Understanding Modbus Register Addressing


Application Note                                               AN1702


Understanding Modbus Registers





Modbus is a well-recognized and highly flexible communication protocol.  Modbus originated within industrial communications, but has been adapted to many device communications platforms.


Although Modbus is well accepted unfortunately, the standard has not been updated to clarify various implementations and some confusion exists around a number of elements of the protocol. 


This document attempts to clarify some confusion on various aspects of Modbus, and discuss how some of these aspects are implemented in Elkor’s devices.



Modbus Register Addressing


Modbus registers by definition are associated with a function, and an offset within that function.  The various functions define certain types of registers (bits, data registers, etc).  Some registers are considered read-only and some may be written to.  There are separate functions for reading the various register types, writing the various types, as well as ancillary diagnostic functions.  The two common (16-bit) data register types are commonly known as “Holding Registers” and “Input Registers” (function 03 and function 04 respectively).


The specific register within the function is referenced by an offset (starting at 0).  This is the actual data which is transmitted during the data query.  At some point, certain PLC manufacturers starting using a “3xxxx” or “4xxxx” reference designation in an attempt to provide an absolute address to the register (ie: which would reference both the function and the register).  Note however, that it is counter-intuitive since the “3x” references function 04 and the “4x” references function 03, which furthers confusion.


To add more confusion to the scenario, some device manufacturers start their “4xxxx” references at 40001, and some start at 40000.  The starting register corresponds to offset “0” within the given function.  It is not always evident which reference a manufacturer uses, and it is best to clearly read the documentation to attempt to gain understanding.


The three addressing methodologies are as follows:


Modbus “Standard”

4xxxx (base 1)

4xxxx (base 0)

Function 3, Offset 0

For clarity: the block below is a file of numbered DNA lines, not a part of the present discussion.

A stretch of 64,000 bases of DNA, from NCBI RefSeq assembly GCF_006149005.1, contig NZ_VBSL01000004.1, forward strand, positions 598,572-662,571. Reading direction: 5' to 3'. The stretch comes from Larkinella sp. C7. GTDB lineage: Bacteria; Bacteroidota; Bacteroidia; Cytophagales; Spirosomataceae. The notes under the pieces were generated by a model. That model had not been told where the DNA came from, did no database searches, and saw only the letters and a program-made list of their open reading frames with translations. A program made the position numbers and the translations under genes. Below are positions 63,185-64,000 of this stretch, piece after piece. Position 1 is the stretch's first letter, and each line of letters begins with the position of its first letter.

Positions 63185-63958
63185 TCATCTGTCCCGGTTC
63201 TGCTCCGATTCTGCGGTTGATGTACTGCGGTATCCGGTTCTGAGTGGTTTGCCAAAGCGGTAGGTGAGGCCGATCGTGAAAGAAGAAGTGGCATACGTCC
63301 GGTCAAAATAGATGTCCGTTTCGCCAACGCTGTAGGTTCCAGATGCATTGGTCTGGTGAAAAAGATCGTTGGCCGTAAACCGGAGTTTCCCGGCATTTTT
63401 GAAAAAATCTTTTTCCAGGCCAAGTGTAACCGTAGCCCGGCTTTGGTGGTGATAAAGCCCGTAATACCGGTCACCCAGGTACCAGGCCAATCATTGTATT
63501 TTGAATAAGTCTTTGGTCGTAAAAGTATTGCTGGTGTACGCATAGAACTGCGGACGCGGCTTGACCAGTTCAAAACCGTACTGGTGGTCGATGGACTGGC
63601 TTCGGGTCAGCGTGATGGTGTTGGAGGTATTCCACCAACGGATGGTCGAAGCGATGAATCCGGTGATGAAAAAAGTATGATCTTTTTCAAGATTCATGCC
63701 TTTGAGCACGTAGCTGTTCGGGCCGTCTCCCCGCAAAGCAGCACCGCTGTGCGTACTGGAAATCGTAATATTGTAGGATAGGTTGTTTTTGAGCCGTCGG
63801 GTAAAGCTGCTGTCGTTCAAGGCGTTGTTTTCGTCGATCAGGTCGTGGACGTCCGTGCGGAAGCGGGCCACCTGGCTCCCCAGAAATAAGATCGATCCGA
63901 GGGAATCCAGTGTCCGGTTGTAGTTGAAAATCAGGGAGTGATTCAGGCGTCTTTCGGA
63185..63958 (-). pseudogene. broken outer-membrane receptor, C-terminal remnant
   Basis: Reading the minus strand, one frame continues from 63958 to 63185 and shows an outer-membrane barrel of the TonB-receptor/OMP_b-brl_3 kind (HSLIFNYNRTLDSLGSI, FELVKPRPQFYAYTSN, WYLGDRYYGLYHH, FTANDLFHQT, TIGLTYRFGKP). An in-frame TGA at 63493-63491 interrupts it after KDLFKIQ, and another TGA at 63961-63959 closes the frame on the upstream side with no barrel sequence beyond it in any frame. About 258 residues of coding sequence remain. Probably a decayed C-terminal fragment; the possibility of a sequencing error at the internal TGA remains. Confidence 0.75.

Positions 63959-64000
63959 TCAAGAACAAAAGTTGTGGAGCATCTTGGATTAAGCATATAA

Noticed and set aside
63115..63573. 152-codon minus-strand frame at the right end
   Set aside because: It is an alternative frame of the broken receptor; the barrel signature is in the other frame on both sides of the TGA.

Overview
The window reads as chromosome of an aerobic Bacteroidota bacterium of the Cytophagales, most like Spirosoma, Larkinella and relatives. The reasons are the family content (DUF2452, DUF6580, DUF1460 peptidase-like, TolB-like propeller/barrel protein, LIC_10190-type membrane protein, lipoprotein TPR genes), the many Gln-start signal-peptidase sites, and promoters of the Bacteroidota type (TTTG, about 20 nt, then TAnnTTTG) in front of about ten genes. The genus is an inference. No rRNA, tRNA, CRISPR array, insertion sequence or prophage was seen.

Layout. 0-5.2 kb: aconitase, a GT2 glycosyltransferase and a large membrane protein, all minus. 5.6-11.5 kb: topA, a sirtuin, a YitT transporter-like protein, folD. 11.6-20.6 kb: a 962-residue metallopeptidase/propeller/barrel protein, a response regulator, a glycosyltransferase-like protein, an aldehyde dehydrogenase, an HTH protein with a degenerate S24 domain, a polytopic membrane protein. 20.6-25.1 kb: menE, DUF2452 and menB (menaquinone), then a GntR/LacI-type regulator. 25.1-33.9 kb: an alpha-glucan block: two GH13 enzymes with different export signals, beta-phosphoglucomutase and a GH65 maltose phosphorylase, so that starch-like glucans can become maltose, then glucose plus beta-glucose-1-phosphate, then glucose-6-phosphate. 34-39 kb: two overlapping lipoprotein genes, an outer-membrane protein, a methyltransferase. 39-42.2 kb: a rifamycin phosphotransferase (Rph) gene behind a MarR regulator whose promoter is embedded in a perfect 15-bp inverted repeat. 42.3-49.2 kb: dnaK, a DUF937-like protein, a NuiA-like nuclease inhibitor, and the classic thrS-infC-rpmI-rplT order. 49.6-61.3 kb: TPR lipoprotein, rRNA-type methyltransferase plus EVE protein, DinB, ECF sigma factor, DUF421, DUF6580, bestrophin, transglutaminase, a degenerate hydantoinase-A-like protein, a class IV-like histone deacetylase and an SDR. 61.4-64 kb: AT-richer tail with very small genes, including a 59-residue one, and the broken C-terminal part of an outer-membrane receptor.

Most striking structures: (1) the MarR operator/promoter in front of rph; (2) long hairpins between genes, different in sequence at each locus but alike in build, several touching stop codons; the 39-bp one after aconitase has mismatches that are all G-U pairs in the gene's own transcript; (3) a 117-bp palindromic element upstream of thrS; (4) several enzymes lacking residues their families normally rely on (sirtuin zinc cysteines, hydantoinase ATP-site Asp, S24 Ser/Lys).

Function 3, Offset 1




It is imperative to understand which addressing methodology is being used by the system so that the correct registers are accessed.  This is especially important in the case of 32-bit registers because an “out-by-one” situation (where the wrong register offset is read by one placement) can cause corrupt data being read.

In an attempt to provide some clarity, Elkor Technologies Inc. includes both the “Offset” and “4xxxx (Base 1)” notation in its documentation.  For example:










Primary CT Ratio (All)







Used for setting the CT ratios of each phase.


The table shows both the “Offset” notation, as well as the “Address” (4xxxx) notation.


Elkor’s devices typically have a “debug” register which can be used to determine the proper addressing methodology.  Newer devices contain both 16 and 32 bit debug registers such that testing can be performed on multiple data types.  It is important to use these registers when initially setting up a system to avoid issues with incorrect data mapping later.


Register “Endianness”


Per the Modbus Standard, 16-bit registers are defined as “big-endian”.  This means that the more significant byte is followed by the less significant byte to form a 16-bit word.  For instance, when a 16-bit word 0xABCD is transmitted, it is in the order 0xAB, 0xCD.


Unfortunately the Modbus standard does not address larger data types (32-bit or 64-bit), and manufacturers have not consistently implemented these data types.  It seems obvious that 32-bit and 64-bit values should also be transferred using big-endian order. However, some manufacturers have chosen to transfer the words in little-endian. 


For example:


1)    The 32-bit value 0x1234567 could be transferred using “big-endian” order as:
0x1234, 0x5678
or specifically, on a byte level as:
0x12, 0x34, 0x56, 0x78

2)    The 32-bit value 0x1234567 could be transferred using “little-endian” order as:
0x5678, 0x1234
or more specifically on a byte level as:
0x56, 0x78, 0x12, 0x34


The endian order of the system is imperative to properly read 32-bit registers.  Both the master and the slave must use the same word order.


Elkor’s devices are by default configured as big-endian (therefore example #1), but in most cases may be optionally configured (via a Modbus Setting) to be little-endian.


The endian order is critical to read proper data values.  Obviously if the 16-bit word data is reversed, then the 32-bit data will not be as expected.


As with the Register Addressing, the word order should be confirmed by using the available debug registers.